The implosion in Churchill Capital IV (NYSE:CCIV) has matched the speed of the ascent that preceded it. Support levels have caved just as resistance zones melted during its fiery flight. With prices now returning to a seemingly more sane level, many a spectator may be wondering if now is the time to take a bite of CCIV stock.
If you’re following the price action and the best technical analysis practices, then the answer is a resounding no. Its current behavior isn’t yet providing a tailwind for bottom fishers.
Down below, I’ll share what we’d need to see for buyers to have a more favorable environment.
The other variable is strategy selection. If you’re willing to use options contracts in building your bet, then I think casting a line here does have some appeal.
I’ll share the details below.
CCIV Stock Chart
The symmetry in CCIV’s rise and fall is a thing of beauty. Veteran traders know when prices go parabolic, the inevitable retracement can be swift. Because of the speed of the climb, very few support zones were established along the way. As a result, prices had very few potential support zones to slow the sell-off on the way back down. We sliced through both the 20-day and 50-day moving averages, sending red flags flying. Throw it all together, and I can think of two key reasons why bullish trades down here remain suspect.
First, despite Tuesday morning’s rally, we’re still below the 50-day moving average. I think of this line in the sand as a railroad track running through a city. Law-abiding, well-to-do citizens, live on the north side. It’s a pleasant place with kids playing in the Streets and good neighbors. Unfortunately, the same can’t be said when you travel south of the tracks. Crime is rampant, and murders are commonplace. It’s sketchy.
CCIV slipped south of the tracks last week and has yet to return. And it remains to be seen how long it will stay there. It could be a week; it could be a month. All I know is that bull trades are suspect until we return to the topside of this key indicator.
Set an alert for when prices rise above $25.50. I’ll feel much more comfortable about bullish directional trades when we climb above it.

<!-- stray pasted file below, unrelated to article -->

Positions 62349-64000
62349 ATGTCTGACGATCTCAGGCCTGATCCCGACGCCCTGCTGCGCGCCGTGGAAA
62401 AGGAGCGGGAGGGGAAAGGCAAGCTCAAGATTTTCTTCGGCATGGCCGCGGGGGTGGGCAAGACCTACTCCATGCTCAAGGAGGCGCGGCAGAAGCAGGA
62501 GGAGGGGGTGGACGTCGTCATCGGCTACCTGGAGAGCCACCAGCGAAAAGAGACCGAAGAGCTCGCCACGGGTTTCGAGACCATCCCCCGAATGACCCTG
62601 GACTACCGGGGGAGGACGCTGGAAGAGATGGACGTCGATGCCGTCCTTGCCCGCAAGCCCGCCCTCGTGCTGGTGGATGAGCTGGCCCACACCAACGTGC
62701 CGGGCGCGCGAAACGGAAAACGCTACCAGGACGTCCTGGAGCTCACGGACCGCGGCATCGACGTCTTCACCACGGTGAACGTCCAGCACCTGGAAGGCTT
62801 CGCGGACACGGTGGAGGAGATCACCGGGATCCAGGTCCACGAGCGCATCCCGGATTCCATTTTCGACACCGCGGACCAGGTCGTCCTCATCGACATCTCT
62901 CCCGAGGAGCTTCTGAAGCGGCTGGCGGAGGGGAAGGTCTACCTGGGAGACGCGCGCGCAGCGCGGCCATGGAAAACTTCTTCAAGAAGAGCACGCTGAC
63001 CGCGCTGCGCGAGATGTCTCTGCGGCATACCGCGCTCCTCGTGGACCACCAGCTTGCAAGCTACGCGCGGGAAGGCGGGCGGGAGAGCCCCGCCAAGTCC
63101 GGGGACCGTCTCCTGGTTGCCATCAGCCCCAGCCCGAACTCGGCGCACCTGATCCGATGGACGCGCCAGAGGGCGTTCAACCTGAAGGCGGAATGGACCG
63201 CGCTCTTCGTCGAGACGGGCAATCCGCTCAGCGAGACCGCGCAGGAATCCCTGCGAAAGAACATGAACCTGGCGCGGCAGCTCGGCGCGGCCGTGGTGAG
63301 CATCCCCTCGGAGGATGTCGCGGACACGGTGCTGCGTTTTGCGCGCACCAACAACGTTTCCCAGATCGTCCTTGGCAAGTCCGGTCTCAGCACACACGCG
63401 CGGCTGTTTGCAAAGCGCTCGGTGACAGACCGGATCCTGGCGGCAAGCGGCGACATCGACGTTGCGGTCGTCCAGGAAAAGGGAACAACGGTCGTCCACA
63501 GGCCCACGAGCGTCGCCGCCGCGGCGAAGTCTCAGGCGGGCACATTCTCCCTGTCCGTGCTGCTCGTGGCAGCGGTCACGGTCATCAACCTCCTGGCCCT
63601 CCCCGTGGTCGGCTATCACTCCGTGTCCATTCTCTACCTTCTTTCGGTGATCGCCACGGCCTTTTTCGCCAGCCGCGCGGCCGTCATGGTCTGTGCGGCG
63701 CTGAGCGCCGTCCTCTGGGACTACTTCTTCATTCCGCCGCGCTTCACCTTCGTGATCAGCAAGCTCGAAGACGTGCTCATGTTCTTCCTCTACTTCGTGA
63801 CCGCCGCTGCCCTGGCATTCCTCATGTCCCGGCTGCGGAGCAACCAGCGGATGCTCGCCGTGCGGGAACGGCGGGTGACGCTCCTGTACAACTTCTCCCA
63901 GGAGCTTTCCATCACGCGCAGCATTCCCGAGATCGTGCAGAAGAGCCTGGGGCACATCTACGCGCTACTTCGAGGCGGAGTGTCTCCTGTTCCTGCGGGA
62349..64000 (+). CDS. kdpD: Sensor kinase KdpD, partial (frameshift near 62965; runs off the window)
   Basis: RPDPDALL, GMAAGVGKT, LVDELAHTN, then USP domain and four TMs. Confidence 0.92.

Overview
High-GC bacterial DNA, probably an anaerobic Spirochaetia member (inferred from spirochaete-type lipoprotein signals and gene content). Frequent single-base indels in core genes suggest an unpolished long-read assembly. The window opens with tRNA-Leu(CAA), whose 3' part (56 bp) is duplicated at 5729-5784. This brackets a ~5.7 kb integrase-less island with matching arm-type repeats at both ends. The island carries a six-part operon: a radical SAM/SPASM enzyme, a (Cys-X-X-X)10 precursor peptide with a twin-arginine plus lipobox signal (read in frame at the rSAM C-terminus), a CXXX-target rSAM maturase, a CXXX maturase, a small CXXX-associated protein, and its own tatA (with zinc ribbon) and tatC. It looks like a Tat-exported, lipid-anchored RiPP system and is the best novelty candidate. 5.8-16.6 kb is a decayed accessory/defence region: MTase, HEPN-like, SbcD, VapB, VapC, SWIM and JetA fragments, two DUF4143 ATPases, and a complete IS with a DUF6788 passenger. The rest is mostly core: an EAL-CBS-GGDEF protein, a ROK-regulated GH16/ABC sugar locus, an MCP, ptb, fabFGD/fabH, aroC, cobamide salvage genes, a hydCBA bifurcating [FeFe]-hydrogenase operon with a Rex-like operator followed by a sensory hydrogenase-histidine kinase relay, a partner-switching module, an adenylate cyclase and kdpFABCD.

Forsake Direction, Embrace Cash Flow
While betting on a resurgence has low odds at this point, I could be convinced of a cash flow trade like selling puts. The appeal is simple.
First, CCIV stock is hovering near $20, making the margin requirement (aka collateral) for a naked put low. That translates into a high return on investment.
Second, unless you think prices will retrace 100% of their ascent by returning to $10, buyers should emerge at some point between here and there to create a tradable bottoming in the stock.
The beauty of selling puts is it creates a wide profit range. CCIV stock price can rise, stagnate, or fall (just not too far!) from its current level – and you still win. There’s also the added benefit of potentially buying shares at a steep discount if assigned.
The Trade: Sell the April $17.50 put for around $1.00.
If you want to wait for confirmation, consider using a break of a prior day’s high to signal the current downswing found a bottom. The price is working on its sixth day in a row with a lower high.
Your max gain is $1 per contract and will be captured if the stock sits above $17.50 at expiration. If it’s below that level, you will be obligated to buy 100 shares at a cost basis of $16.50.
On the date of publication, Tyler Craig did not have (either directly or indirectly) any positions in the securities mentioned in this article.
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